How Work – and Your Employees – Have Changed

April 18, 2022 Mike Lovett

How work and your employees have changedMay’s Workhuman® Live marks two years since Workhuman’s last in-person conference. To say work has “changed” in that time feels inadequate. It has time traveled, propelled into the future by the need for remote work and the demands for more just and compassionate workplaces.

Hybrid work and employee well-being, in its variety of forms, are the two changes in the last two years that will define the next era of work. Here’s a preview of how these themes will take centerstage in Atlanta at Workhuman Live.

Hybrid work

For many employees, hybrid work was a fringe benefit two years ago. In a handful of industries, it is now the primary way of working. The workforce, scattered on a dime, has largely handled the growing pains of shifting to a more virtual working experience. And it’s primed to remain a popular way of working for years to come.

Employees have experienced the flexibility hybrid offers and do not want to relinquish it. Most employers have not seen dips in productivity. And the next generation is watching their parents work from home and growing acclimated to a more virtual world themselves.

But there is still room for improvement. Remote workers are the least overworked, but are less likely feel connected to their colleagues and their organization, leaving them more uneasy about changes that happen. Hybrid work has offered more balance, but hybrid workers feel the most overworked and most obligated to work while sick.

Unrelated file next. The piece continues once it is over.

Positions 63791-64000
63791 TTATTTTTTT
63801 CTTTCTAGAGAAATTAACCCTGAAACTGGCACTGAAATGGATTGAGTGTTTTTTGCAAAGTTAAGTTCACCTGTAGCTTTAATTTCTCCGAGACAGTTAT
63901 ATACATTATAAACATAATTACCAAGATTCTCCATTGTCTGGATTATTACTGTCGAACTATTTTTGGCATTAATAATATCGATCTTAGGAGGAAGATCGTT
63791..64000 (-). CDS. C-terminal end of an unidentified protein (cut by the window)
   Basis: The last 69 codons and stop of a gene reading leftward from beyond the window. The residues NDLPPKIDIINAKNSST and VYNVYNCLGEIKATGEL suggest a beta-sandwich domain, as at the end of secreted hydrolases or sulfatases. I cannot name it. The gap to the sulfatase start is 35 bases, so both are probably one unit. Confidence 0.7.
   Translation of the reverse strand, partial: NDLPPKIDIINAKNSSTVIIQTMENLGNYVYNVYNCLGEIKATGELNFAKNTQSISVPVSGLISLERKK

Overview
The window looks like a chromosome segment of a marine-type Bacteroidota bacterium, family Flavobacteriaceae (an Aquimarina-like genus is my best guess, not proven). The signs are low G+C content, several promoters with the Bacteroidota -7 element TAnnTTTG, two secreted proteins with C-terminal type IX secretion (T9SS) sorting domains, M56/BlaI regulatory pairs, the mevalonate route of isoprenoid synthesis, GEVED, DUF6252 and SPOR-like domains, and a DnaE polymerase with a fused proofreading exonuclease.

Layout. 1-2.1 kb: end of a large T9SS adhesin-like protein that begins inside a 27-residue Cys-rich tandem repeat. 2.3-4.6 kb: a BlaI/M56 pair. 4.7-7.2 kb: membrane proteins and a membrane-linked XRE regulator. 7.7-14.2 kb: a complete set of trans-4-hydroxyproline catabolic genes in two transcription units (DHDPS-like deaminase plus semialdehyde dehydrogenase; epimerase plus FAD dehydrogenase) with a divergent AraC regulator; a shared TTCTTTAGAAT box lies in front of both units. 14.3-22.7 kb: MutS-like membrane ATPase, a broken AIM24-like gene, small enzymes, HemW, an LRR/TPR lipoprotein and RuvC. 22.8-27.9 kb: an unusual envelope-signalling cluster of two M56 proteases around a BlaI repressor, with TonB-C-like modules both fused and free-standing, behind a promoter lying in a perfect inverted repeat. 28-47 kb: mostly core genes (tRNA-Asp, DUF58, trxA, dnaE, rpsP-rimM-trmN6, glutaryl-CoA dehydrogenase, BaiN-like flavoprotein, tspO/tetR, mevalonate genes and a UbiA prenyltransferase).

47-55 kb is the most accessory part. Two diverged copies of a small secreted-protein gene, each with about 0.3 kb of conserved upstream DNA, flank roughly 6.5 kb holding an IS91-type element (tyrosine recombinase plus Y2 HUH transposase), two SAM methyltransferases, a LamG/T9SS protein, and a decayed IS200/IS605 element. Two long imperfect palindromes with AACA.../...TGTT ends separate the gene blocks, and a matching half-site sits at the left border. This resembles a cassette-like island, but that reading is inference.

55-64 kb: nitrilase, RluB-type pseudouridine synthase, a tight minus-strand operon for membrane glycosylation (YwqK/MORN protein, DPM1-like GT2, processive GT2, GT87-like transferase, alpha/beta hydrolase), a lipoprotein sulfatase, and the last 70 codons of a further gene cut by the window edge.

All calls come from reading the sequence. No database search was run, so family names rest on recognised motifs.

The challenge for organizational and HR leaders will be continuing to meet and connect with employees no matter their mode of work. And it’s a challenge that will be discussed at length as part of the "Exploring the Next Horizon of People Practices" track at Workhuman Live.

Employee well-being

In addition to forcing remote work, the pandemic ripped away the veil covering the one of the worst-kept secrets in the workplace: burnout. Employees are stressed, but employers learned the depth of that stress. They learned the cause of stress is not the same for everyone. And they began to learn how and why it is acutely felt by women, people of color, and parents.

The stress is not new, everyone is just talking about it now. The roots of that stress – overwork, racial bias, and a general lack of psychological safety in many workplaces – have been widely exposed. There’s no excuse to be unaware as an organization. And after two years of pledges and planning, there’s no excuse for inaction either.

Companies should be striving to create an environment where all employees feel comfortable to be themselves, take risks, and make mistakes. They should ensure their hiring practices and development opportunities are equitable. And as hinted at before, they should continue to extend flexibility to parents and other workers who have personal demands to meet.

Building a more human-centered culture at your organization will be the focus of the “Turning Insight into Action” track at Workhuman Live. Hear from experts, leaders, authors, and activists as they explore these topics and how they will shape the future of work at May 16-19 in Atlanta.

About the Author

Mike Lovett

Mike is a senior content marketing specialist at Workhuman where he writes about the next era of the workplace. Outside the workplace, he’s an avid gardener, a frequent biker, a steadily improving chef, and a fantasy sports fanatic.

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